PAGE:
Wonder Woman 1984
2017’s ‘Wonder Woman’ came as a pleasant breezy surprise, refreshingly free of the clutter and murk of the DC adaptations that preceded it
The Bee Gees: How Can You Mend a Broken Heart?
While this comprehensive documentary about the iconic Gibb brothers doesn’t really go to deep into the personal stuff, despite the leading title
Set over a hot Berlin summer writer-director Krippendorff’s second feature is an appealing and astute coming of age/coming out story.
Il Mio Corpo
This lyrical, understated and deeply empathetic documentary charts the experiences of two young men scrambling to survive in Sicily.
Based on his experiences as a youth worker, writer-director Blake’s impressive debut is a taut, and well-played coming-of-age drama with striking visuals.
Murder Me, Monster
Cult status awaits this visually impressive but elusively allegorical supernatural thriller set in rural Argentina, pitched somewhere between Guillermo del Toro and David Lync...
Congratulations if you had offbeat Flemish comedy drama set in a nudist colony from the ‘Peaky Blinders’ director on your 2020 movie release card.
This tender and compellingly understated Israeli drama about a young single mother and her sick child is saved from the mawkishness of such fare as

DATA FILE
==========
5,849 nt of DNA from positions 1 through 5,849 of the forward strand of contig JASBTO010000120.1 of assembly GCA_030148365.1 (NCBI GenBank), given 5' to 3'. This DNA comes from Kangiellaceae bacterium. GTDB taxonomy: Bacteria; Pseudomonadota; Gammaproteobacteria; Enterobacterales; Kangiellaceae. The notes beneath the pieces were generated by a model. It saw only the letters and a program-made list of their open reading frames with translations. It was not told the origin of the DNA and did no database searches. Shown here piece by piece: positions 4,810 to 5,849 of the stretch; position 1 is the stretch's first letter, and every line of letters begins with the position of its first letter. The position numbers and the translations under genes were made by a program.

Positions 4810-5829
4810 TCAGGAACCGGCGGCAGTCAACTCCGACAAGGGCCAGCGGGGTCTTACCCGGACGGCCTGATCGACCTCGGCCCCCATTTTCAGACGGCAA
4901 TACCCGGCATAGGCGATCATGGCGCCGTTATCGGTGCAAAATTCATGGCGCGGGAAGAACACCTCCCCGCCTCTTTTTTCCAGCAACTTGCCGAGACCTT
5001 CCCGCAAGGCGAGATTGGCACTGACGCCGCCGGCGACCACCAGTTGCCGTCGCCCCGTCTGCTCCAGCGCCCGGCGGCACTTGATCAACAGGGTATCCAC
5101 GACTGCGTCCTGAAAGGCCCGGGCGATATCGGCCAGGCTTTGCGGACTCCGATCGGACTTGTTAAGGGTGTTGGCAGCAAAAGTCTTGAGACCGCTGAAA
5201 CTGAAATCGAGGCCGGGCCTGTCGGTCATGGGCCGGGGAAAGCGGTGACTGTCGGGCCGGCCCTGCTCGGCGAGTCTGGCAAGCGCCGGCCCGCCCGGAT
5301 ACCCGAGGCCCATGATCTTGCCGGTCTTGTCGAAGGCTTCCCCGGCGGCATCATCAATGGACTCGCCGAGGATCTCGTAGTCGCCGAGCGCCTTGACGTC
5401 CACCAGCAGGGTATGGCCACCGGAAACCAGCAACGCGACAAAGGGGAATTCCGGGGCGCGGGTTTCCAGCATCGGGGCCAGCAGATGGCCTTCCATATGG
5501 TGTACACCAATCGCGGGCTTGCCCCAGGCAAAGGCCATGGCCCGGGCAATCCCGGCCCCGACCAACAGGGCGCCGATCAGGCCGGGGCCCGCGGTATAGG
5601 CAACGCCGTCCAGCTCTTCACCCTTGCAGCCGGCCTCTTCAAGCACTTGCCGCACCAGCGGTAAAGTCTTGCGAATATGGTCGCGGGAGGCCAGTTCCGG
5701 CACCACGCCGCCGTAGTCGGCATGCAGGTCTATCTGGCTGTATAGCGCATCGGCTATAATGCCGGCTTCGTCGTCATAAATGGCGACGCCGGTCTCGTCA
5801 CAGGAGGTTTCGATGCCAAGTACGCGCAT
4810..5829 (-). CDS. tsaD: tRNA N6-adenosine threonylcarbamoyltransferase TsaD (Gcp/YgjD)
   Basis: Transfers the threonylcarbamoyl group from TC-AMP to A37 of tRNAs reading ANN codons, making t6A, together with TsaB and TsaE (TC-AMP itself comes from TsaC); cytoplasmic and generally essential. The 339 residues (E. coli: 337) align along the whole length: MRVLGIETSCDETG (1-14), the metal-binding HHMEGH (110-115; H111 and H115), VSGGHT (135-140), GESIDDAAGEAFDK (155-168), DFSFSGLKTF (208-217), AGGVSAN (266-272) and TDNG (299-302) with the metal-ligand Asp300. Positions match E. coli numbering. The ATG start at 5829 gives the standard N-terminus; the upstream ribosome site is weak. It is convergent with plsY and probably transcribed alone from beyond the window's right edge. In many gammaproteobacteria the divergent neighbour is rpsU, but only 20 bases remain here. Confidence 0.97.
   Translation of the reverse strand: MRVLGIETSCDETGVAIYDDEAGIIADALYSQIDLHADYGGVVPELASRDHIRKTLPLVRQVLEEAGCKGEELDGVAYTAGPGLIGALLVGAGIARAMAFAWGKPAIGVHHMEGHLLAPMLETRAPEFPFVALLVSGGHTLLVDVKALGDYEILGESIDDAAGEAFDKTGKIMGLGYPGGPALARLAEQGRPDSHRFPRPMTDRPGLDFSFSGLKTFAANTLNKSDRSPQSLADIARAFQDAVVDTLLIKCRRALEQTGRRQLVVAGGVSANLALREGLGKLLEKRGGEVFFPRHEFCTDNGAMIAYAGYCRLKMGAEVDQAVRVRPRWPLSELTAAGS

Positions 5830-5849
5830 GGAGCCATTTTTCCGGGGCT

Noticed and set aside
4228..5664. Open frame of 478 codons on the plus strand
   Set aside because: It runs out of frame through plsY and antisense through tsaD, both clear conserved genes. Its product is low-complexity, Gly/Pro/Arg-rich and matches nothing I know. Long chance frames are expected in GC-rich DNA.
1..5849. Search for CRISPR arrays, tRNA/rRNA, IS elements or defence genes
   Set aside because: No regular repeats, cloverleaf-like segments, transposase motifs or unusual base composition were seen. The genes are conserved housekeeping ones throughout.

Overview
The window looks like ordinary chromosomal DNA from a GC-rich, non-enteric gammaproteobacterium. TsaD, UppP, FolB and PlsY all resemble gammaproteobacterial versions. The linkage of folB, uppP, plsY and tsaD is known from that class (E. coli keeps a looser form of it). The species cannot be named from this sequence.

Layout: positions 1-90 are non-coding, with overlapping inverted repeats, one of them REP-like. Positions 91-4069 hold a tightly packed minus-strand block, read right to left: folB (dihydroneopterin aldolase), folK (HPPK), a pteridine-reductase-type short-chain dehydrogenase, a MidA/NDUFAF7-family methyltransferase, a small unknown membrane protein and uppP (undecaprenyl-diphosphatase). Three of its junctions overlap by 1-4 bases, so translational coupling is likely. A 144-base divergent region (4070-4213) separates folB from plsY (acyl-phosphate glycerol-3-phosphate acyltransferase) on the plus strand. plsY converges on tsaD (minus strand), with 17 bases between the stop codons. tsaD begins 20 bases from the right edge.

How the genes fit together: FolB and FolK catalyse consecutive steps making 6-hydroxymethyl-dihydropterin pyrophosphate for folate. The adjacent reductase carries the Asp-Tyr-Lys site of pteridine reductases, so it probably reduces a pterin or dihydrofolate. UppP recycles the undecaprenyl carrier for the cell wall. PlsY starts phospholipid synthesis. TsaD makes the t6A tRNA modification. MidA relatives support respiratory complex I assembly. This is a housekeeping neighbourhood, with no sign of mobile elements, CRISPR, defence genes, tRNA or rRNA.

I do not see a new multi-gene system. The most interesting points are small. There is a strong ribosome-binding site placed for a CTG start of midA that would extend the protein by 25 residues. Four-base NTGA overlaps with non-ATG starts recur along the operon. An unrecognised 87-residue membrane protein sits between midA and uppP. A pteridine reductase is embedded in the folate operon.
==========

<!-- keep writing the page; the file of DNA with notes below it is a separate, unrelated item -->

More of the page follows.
Crock of Gold: A Few Rounds with Shane MacGowan
Pop video pioneer & documentarian Julien Temple brings his usual bricolage brio and sense of mischief to this rousing portrait of Pogues frontman Shane MacGowan.
I Am Woman
First things first: this biopic of Helen Reddy was scheduled for release before her death on 29th September. Alas, this rote and lifeless retelling is not a great memorial.
Actor-turned-director Craig Roberts’ debut feature is a bold but puzzling darkly comic portrait of a woman with mental health issues that are exacerbated by her dysfunctional ...
As well as feature films such as ‘Presque Rien’ and ‘Going South’, French director Sébastien Lifshitz has made a number of highly-acclaimed studies of queer subjects.
British, Cambodian-born writer-director Hong Khaou’s follow-up to his under-appreciated debut, ‘Lilting’ is a meditative and understated study of rootlessness and memory